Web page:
Recently, during several meetings promoted by Aiman, I had the opportunity to listen to brilliant reports by technicians responsible for monitoring strategic machines, which illustrate the progress made in the field of prognostics, in order to avoid, or otherwise manage, the mechanical failure of a plant. The predictive approach – the only acceptable one by modern industry standards, in light of the facts – of maintenance procedures is the result of continuous research and knowledge exchange between managers, no matter their operating level. There is a real “hunger” for information on the experience of other colleagues and in these truly democratic forums there are no barriers between different ranks and tasks; engineers and experts meet amicably – sometimes with animosity – and exchange valuable information for the improvement of maintenance steps. The common thread sometimes breaks when, coming down to basics, we try to define parameters that are common or otherwise shared by the great majority of employees. In the multitude of rules and procedures, there is a risk of formally complying with a certain technical chapter without achieving the true goal of the project.

A brief overview of ISO/ASTM methods

The need to formalize particular methods used inside a company, transforming them into a supranational regulatory project with a common language and technical references recognized by the majority of professionals, belongs to the mid-nineteenth century. It arises from the need to be able to compare analytical findings coming from laboratories scattered all around the globe, with considerable difficulties of communication between them. 

The means of transportation were adequate for the time, but still slow for the emerging industrial developments; the continuous production cycle requires virtually unlimited raw materials resources, and when the countries that mine these products are far away from the countries that process them, a third party is needed: someone responsible for ensuring the conformity of the departing goods long before they reach the arrival port. It was agreed to use the most common commercial language at the moment; initially it was French, before verging towards English with the breakneck development of information technology in the Anglo-Saxon world.

Today, several of these geographical and physical barriers have been overcome by new transportation systems, and thanks to the development of the Internet, some of the needs of the early days have become less pressing, if not superfluous. Once it was agreed that the reference language would be technical English (for its conciseness), there was a need to adopt a set of standard regulations (UNI/ISO/ASTM/DIN), both for the production needs of the manufacturers and for maintenance.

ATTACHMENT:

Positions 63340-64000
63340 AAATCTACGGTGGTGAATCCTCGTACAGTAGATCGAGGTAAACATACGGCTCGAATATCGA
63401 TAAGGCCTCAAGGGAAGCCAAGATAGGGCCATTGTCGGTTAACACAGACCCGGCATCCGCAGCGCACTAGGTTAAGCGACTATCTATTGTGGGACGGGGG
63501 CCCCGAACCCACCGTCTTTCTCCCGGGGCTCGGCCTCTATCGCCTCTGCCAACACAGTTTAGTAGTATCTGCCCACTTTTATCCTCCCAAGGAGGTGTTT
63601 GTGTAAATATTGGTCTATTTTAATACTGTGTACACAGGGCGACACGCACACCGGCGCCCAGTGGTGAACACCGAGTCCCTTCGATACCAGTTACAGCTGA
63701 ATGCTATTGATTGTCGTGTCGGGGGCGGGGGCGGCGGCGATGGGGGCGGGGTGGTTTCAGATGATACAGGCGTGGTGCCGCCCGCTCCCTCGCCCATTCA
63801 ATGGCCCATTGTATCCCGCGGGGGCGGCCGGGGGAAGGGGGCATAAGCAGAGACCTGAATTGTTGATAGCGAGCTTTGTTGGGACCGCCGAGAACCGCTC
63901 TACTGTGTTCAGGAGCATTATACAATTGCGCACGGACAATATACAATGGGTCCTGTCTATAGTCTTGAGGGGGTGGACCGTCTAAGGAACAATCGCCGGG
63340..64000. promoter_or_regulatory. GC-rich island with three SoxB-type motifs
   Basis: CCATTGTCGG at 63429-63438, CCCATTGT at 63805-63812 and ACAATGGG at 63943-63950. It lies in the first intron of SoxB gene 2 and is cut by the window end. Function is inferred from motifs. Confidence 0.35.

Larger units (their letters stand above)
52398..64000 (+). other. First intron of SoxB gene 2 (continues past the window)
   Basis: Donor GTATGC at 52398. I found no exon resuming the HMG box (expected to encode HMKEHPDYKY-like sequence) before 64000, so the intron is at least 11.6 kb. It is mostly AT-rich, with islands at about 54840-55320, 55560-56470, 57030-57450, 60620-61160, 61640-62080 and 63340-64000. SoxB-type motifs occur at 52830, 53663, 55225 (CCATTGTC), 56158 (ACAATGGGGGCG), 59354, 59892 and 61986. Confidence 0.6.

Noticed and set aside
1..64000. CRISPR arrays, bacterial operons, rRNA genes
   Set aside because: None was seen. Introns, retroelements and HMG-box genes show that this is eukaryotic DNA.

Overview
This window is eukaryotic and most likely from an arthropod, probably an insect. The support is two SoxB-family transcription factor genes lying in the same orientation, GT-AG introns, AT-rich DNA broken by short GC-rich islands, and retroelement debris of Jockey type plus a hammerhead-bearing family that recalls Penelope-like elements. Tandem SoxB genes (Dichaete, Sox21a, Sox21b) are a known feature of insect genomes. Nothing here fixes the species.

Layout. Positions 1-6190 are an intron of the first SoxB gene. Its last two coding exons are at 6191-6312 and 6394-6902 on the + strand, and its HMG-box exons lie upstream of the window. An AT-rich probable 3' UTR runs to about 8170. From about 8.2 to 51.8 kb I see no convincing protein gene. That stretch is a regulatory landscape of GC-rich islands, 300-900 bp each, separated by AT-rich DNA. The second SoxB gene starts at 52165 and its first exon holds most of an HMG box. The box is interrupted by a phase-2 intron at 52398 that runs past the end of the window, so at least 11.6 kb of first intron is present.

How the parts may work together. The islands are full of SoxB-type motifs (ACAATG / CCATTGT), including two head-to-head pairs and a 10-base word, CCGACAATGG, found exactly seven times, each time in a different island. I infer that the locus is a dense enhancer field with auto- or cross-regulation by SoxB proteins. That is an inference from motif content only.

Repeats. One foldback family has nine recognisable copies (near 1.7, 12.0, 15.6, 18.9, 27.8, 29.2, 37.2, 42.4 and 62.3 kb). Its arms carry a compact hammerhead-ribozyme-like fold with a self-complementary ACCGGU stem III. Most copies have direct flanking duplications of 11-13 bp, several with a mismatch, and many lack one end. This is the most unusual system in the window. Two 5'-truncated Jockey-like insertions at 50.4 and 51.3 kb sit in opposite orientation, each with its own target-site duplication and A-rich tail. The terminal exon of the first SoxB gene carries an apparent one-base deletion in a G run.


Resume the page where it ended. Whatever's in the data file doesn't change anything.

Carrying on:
“Conditions” Maintenance and the research for weak signals

Among the possible forms of harm prevention, the prognostics and benefits deriving from the application of conditions monitoring procedures are one of the contemporary approaches that are most appreciated by technicians and managers of plant maintenance engineering. They originate from the well-known procedures of Preventive Maintenance (cyclical) and try to eliminate the sometimes redundant costs, pointing out where and how to intervene (and only when it is really necessary) thanks to a set of non-destructive examinations and check-ups.

The data that needs to be managed (sometimes precious in its absolute form, but generally evaluated as a trend) comes from different sources and, similar to the clinical investigations that people undergo to prevent the “ailments of old age”, they need to be examined with multiple methods to diagnose the extent of the anomaly.

These warning signs (the weaker they are, the earlier they will be detected) require amplification and transformation tools in order to become understandable and manageable by the employees.

Depending on the types of machines involved and the industrial context in which they operate, some survey systems will be preferred over others.

The current, more widespread techniques can however be traced back to three main categories:

  • structural/static: they involve functional “on site” testing and operate in metallurgy and design, through x-ray scans, penetrating liquids, voltage measurements.
  • macroscopic dynamics/operations (performance tests, imbalances, vibration emissions, thermography).
  • microscopic dynamics (tribological oil analysis, spectrum analysis, Spm).


We at Mecoil would like to make our contribution by delving into the latter of these categories, which, in our opinion, can bring the best results with very low investments.


Click here to access the file (ITA)

Methods and measurements of lubricating oils, with a view to “condition monitoring”